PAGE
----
The treatment of recurrent cerebral gliomas with all-trans-retinoic acid (tretinoin) (Journal article)

Kaba, S. E./ Kyritsis, A. P./ Conrad, C./ Gleason, M. J./ Newman, R./ Levin, V. A./ Yung, W. K.

Malignant gliomas continue to be a significant source of mortality in young and middle aged adults. The introduction of new treatment strategies and multidisciplinary approaches has improved the outcome of patients with these tumors only slightly. Because retinoic acid has growth inhibitory activity against glioma and neuroblastoma cells in cultures, we assessed the efficacy of all-trans-retinoic acid in the treatment of recurrent cerebral gliomas. Thirty-six patients with recurrent cerebral gliomas were entered in the study and treated with 120 or 150 mg/ m2/day of all-trans-retinoic acid as a single agent. The drug was given for 3 weeks followed with one week of rest. Two blocks of 4 weeks constituted one course of treatment. One (3%) of 34 evaluable patients had a minor response and 14 (41%) had stable disease. In the rest of the patients (56%), tumors continued to progress despite treatment. The median time to progression of all evaluable patients was 8 weeks, and for the responders was 17 weeks. The higher dose level (150 mg/m2) was associated with high incidence of headache, which responded to dose reduction. The lower dose level was very well tolerated, with mild, mainly dermatological toxicity. All-trans-retinoic acid as a single agent has no significant activity against recurrent cerebral gliomas.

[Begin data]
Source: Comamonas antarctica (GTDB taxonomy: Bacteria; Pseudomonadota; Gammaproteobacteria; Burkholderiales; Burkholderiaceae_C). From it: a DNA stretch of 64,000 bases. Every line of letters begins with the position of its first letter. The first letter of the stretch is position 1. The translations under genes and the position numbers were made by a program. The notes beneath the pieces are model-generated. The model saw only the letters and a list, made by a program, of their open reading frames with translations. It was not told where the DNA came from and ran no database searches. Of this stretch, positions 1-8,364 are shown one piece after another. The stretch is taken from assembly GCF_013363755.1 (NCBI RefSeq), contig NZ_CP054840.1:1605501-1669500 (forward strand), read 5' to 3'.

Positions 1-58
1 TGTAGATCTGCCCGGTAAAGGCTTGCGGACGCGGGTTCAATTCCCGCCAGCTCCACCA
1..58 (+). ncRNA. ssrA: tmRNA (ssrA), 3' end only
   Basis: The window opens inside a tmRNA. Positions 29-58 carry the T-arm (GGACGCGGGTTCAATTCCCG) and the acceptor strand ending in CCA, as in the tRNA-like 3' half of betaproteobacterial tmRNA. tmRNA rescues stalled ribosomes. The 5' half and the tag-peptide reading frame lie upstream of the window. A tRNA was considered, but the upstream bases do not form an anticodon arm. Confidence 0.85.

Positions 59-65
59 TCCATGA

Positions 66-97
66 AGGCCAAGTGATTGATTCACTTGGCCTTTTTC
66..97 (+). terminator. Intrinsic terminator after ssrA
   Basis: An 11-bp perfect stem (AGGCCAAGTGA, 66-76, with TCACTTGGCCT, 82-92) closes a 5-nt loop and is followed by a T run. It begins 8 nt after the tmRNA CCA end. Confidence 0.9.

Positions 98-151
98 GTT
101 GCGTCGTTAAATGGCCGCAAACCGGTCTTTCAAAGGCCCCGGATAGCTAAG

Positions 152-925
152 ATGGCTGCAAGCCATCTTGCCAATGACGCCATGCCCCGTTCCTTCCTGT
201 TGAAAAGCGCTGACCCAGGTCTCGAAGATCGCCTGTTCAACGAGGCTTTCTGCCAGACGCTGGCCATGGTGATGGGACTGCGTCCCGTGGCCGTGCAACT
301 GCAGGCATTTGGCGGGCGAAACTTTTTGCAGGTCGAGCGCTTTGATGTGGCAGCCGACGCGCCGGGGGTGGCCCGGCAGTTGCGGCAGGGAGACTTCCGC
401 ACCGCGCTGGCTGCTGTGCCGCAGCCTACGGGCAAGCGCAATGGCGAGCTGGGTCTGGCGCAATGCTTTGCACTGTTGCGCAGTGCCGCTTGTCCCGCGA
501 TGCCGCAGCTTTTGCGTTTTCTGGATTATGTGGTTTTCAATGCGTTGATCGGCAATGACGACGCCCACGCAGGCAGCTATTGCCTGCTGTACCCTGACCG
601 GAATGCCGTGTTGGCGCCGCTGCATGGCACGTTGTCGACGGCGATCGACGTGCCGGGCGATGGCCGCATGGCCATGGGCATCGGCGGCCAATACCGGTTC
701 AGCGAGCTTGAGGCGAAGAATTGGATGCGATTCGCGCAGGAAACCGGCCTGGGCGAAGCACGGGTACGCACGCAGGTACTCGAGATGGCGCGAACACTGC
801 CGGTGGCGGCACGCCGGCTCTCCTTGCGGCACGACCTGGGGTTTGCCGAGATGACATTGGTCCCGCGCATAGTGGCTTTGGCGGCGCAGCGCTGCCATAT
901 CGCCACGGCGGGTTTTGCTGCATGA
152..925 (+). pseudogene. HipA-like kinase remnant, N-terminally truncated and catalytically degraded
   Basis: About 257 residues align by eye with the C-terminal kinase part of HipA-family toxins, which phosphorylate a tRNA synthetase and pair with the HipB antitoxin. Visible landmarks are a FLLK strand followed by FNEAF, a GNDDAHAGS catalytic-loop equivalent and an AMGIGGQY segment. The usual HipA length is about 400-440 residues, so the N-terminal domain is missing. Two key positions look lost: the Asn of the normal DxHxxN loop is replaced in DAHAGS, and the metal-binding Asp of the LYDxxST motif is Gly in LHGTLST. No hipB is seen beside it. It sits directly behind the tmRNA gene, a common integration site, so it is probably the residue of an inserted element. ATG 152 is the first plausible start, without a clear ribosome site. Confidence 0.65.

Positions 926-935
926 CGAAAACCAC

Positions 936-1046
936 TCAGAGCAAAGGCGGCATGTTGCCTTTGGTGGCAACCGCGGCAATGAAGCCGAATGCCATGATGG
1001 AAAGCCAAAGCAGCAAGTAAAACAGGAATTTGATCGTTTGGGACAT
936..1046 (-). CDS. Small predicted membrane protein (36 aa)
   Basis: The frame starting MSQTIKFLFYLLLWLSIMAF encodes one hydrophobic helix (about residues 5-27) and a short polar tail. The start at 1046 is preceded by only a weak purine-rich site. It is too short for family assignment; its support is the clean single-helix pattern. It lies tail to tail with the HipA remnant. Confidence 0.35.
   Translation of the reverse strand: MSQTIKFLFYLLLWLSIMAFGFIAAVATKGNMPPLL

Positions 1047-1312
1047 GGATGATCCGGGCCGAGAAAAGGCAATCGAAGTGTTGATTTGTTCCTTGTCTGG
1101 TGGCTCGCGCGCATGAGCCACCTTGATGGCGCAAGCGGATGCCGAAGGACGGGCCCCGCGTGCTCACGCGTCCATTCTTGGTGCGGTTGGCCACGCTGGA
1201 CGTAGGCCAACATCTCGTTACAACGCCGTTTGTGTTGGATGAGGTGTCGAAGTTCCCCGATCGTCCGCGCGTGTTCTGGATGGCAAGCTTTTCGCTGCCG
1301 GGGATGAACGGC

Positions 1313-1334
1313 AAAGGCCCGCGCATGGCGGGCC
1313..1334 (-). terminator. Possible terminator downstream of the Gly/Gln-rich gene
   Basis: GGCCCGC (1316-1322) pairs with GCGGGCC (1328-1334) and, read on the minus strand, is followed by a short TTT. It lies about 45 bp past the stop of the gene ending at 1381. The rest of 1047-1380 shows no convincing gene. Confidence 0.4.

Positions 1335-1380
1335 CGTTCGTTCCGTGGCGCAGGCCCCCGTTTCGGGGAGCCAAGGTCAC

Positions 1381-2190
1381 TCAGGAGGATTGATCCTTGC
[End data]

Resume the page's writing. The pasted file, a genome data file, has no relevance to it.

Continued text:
Institution and School/Department of submitter: Πανεπιστήμιο Ιωαννίνων. Σχολή Επιστημών Υγείας. Τμήμα Ιατρικής
Keywords: Adolescent,Adult,Aged,Antineoplastic Agents/adverse effects/blood/*therapeutic use,Brain Neoplasms/*drug therapy/pathology,Child,Child, Preschool,Disease Progression,Disease-Free Survival,Dose-Response Relationship, Drug,Female,Glioma/*drug therapy/pathology,Headache/chemically induced,Humans,Male,Middle Aged,Neoplasm Recurrence, Local/*drug therapy,Skin/drug effects/pathology,Time Factors,Tretinoin/adverse effects/blood/*therapeutic use
ISSN: 0167-594X
Appears in Collections:Άρθρα σε επιστημονικά περιοδικά ( Ανοικτά)

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